quietLee
  • Until software can use it, pretty much worthless.

    Don't get me wrong, I too love to see advances in the hardware side but the time lag of getting software to use it means there is no rush (on my part) to invest in a machine like this and I don't think there will be for sometime to come.

    I can't help but wonder if the folks writing apps for a multi-core machine might not decide the Cell (IBM) isn't the better CPU to do it on. I mean at some point the x86 instruction set must come to an end.
    No_Ax_to_Grind
    • Some software already there

      Plus any multi threaded app can use it, such as server applications.
      Most games would not use it as of yet, but some have been recompiled to be multithreaded, such as quake 4. They show huge perf gains on multiproc.

      I'm certainly not betting on the cell, it's not going to do well for general machines imo.
      Joeman57
      • Serer? Yeah, maybe, desktop, not so much.

        I keep thinking the Cell is going to come into it's own because of the way MS (XBox) is backing it.
        No_Ax_to_Grind
        • XBOX 360 does not use the cell

          we have talked about that before ;) PS3 uses the cell.
          Joeman57
          • Sorry, IBM calls it a Cell CPU.

            You need to argue with them, not me.
            No_Ax_to_Grind
          • Incorrect, IBM does NOT call it a Cell.

            XBOX 360

            http://www-03.ibm.com/chips/news/2005/1025_xbox.html

            The chip features a customized version of IBM's industry leading 64-bit PowerPC core. The chip includes three of these cores, each with two simultaneous threads and clock speeds greater than 3 GHz.

            PS3
            http://www-03.ibm.com/chips/news/2004/1129_cell1.html

            IBM, Sony Corporation, Sony Computer Entertainment Inc. (Sony Corporation and Sony Computer Entertainment Inc. subsequently referred to as Sony Group) and Toshiba Corporation today unveiled, for the first time, some of the key concepts of the highly-anticipated advanced microprocessor, code-named Cell, they are jointly developing for next-generation computing applications and digital consumer electronics.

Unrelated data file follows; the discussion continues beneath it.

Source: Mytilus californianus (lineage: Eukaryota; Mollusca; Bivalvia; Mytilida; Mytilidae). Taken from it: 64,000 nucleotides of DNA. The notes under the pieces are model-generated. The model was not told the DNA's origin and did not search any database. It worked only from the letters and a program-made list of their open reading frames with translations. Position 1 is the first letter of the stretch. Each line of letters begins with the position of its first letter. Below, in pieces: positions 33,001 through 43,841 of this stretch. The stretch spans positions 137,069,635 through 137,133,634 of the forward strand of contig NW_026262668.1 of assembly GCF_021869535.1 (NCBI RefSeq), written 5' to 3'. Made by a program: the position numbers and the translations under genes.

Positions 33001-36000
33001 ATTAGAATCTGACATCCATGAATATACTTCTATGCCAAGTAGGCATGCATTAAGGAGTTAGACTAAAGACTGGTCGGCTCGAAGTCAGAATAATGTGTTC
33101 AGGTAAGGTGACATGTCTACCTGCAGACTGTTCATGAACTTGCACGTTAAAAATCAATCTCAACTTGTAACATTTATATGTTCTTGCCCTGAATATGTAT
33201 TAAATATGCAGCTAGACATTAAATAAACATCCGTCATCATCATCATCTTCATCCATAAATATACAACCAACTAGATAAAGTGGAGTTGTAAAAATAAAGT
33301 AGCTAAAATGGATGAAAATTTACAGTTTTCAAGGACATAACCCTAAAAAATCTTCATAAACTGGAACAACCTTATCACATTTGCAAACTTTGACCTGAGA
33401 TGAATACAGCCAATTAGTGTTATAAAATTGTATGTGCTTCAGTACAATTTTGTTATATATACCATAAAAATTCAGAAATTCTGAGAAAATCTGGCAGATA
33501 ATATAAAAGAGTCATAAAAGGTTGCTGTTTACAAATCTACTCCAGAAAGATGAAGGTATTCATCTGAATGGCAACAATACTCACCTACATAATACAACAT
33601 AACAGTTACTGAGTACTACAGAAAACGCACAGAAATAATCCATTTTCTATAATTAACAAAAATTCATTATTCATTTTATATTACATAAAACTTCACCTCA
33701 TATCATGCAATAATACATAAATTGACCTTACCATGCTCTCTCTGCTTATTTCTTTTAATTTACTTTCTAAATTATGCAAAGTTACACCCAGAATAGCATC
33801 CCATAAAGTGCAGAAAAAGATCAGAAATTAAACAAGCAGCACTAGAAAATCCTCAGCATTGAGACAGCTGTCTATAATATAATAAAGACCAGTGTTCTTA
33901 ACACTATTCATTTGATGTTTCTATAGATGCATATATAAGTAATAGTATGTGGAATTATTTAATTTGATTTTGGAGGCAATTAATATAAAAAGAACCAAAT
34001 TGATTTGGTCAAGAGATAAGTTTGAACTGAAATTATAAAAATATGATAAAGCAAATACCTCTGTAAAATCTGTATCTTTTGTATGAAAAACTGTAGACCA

Specifically, the companies confirmed that Cell is a multicore chip comprising a 64-bit Power processor core and multiple synergistic processor cores capable of massive floating point processing.

            IBM is not calling the xbox 360 cpu a "Cell". It's only you doing that.
            Joeman57
          • Yep

            Only the PS3 uses Cell ...
            Adrian Kingsley-Hughes
        • xbox processor is a variation of the G5 and Power4...DUH

          the funny part is that m$'s dev kit for the 360 was originally a powermac g5 with the same video processor the 360 has.

          if m$ is backing any processor, it's anything that is x86, since that's where the bread and butter is.
          nix_hed
      • Re: not betting on the cell

        Why will it not do well for "general machines?"
        fmcgowan
        • Just a feeling, i could easily be wrong

          It seems like it will be adopted quicker in specialized hardware.
          Joeman57
        • Here's a discussion of the cell

          Pretty detailed.

          http://www.blachford.info/computer/Cell/Cell0_v2.html

          Note that the link is not negative on the cell processor at all. As a matter of fact, it calls the cell "Revolutionary not evolutionary"

          A quote from it:
          A General Purpose Conclusion

          Cell will not magically accelerate a general purpose system, it will require considerable work to get the best out of it. It?s not even clear if anyone actually intends to build a desktop system using the Cell after Apple went off and got some ?Intel inside?.
          Joeman57
    • That reminds me of an old computer joke...

      What the difference between a DEC Alpha and a bowling ball?

      A bowling ball has more software. :D
      olePigeon